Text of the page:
The yearning for the West

I was caught in a heated conversation with a few individuals, who I shall refrain from naming their nationalities (to avoid a typical stereotype), but who I can say have clearly not spent sufficient time in the Middle East, or have even made an effort to remain well informed about current affairs here! These individuals were arguing with me that yes there are huge issues in Syria, and yes there are people fleeing for safety etc, but that Arabs in general love to jump on the opportunity to get a Western passport whenever possible as it is their means to a “better quality of life”, and that they’re “sure” there are lot of people sabotaging the system or left the country earlier when they really didn’t need to.

Any my question to these individuals was: how many Syrians do you know and have you ever visited Syria previously? And their answer was “no” to both and to be honest I got very angry because I am tired of people making sweeping assumptions about other nations, ethnic backgrounds, races etc without spending the time or effort to even understand how people of that background think even! We’re so caught up in bundling everyone in this “Other” category, yet we pride ourselves that we’re living in times where everything is ‘globalized’!

My answer to this group was had you been to Syria or interacted with Syrians throughout your life you would have realized that they are one of the most proud nationalities you will ever come across. Syrians have always struck me as taking so much pride in their nation – even to this day with all the atrocities taking place back home…they would speak in a heartbroken tone over the state their beloved country has come to. Syrians took pride in everything that was Syrian made and in every little spot in the country.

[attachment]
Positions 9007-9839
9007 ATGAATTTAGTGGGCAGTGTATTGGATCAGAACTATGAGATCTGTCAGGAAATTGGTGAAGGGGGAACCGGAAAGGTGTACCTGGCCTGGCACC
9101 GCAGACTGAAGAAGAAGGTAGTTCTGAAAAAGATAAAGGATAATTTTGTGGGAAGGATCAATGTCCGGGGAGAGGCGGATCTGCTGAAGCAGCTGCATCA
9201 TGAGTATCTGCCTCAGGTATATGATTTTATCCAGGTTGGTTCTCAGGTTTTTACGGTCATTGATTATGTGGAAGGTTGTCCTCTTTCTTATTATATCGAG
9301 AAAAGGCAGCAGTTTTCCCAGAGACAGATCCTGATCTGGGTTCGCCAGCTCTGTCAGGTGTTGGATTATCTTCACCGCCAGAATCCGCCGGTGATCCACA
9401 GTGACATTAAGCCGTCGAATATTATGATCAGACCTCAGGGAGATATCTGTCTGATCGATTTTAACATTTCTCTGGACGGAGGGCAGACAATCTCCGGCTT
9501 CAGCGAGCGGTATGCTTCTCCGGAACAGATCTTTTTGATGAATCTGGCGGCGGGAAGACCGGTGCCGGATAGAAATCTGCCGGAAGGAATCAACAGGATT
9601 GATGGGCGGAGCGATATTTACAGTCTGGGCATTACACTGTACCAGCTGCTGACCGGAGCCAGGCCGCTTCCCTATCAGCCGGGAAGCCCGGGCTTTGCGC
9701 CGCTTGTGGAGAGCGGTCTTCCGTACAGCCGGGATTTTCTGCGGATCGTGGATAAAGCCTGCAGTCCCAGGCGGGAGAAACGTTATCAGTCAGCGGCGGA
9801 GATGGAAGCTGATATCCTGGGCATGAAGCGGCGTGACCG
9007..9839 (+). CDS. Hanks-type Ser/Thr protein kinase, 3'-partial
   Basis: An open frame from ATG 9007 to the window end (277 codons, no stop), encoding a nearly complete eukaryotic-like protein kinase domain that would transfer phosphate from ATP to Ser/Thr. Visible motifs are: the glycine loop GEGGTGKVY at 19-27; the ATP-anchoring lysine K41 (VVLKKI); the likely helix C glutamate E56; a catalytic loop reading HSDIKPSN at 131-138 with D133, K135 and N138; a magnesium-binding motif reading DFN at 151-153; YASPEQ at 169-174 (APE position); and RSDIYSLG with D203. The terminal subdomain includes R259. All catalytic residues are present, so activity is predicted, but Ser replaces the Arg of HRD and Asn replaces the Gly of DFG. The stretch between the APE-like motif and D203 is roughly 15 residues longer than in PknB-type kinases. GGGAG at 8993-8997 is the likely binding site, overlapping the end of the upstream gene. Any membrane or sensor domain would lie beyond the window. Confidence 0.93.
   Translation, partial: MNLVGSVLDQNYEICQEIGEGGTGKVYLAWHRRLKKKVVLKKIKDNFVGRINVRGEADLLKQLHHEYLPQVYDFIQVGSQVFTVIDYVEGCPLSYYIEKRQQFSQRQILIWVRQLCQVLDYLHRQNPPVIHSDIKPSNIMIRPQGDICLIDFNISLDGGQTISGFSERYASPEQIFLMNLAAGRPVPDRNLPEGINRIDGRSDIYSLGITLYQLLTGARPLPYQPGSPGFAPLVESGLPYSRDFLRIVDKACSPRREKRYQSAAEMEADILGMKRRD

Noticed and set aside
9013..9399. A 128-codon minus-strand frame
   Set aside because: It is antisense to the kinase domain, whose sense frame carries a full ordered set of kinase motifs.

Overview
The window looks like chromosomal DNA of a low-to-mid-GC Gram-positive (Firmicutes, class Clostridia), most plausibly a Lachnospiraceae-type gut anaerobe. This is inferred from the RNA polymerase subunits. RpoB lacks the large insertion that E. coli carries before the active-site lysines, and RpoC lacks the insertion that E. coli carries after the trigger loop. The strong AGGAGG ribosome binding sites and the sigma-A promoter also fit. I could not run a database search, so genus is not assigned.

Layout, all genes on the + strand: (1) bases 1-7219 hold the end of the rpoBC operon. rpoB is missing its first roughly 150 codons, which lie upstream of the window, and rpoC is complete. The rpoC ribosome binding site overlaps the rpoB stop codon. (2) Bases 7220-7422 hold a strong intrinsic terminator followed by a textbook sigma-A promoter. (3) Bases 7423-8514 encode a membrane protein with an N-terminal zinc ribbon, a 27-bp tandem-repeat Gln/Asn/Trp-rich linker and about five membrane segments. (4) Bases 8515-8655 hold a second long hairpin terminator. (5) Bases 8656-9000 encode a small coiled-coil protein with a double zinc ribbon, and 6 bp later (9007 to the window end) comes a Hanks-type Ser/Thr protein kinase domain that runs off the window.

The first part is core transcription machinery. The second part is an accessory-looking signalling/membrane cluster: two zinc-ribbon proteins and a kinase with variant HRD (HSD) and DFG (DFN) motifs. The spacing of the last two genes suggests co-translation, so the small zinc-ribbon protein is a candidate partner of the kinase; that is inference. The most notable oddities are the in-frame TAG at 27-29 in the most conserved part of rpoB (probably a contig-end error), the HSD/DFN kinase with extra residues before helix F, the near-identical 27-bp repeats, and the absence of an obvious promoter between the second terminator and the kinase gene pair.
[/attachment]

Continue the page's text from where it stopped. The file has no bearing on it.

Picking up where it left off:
If you ever spoke with a Syrian you would see how much their eyes light up when they tell you that this jam, or dish, or even tomato is a produce from some part of the country. They would take pride in talking about their grandma’s cooking, and that countryside home they would always visit. They would take pride to talk about people’s simplicity and their desire to lead quiet, family-oriented lives enjoying having their children and their grand kids around them as much as possible. They took pride in their TV shows, and their history and their historical sites. They simply took such pride in saying “I am Syrian”. When I visited I felt you could hardly meet people more attached to their land and their homes than Syrians.

So to suggest that many Syrian refugees are just ‘jumping’ on the opportunity to a “better quality of life” in some cases is a highly misinformed and pretentious comment to make in my opinion! For the overwhelming majority of Syrians, I am convinced they would have never thought of leaving their homes, memories, and their attachment and pride in their land if it wasn’t genuinely a matter of life and death!! Moreover, where is this guarantee of a ‘better quality of life?’ If they even make it to the other side alive, it is only the beginning of one life of hardship where they are just grateful for still being alive!! To belittle the Syrian refugee crisis to a matter that is not purely around survival is completely unacceptable in my opinion.

I think this made me realize that sometimes it is important to disconnect from social media, from the generalizations and terminologies and stereotypes pushed at us 24/7; an inundation of news and views that leave us with insomuch as seconds to attempt to formulate an ‘independent’ opinion.

Step back to reality and meet people on the ground and form your own views. Put a face to the names and titles. Put a story to the numbers. Allow yourself to feel for another human being. Allow yourself to understand their fears, hopes and aspirations. That’s the meaning of ‘being connected’ in my opinion – being connected isn’t just about being plugged online following everything everywhere when your thoughts are so insular!! It is a shame that despite all the technological advancements and platforms to connect with people – nothing will fix viewpoints like this apart from the real everyday interactions that ironically enough we are having fewer and fewer of!!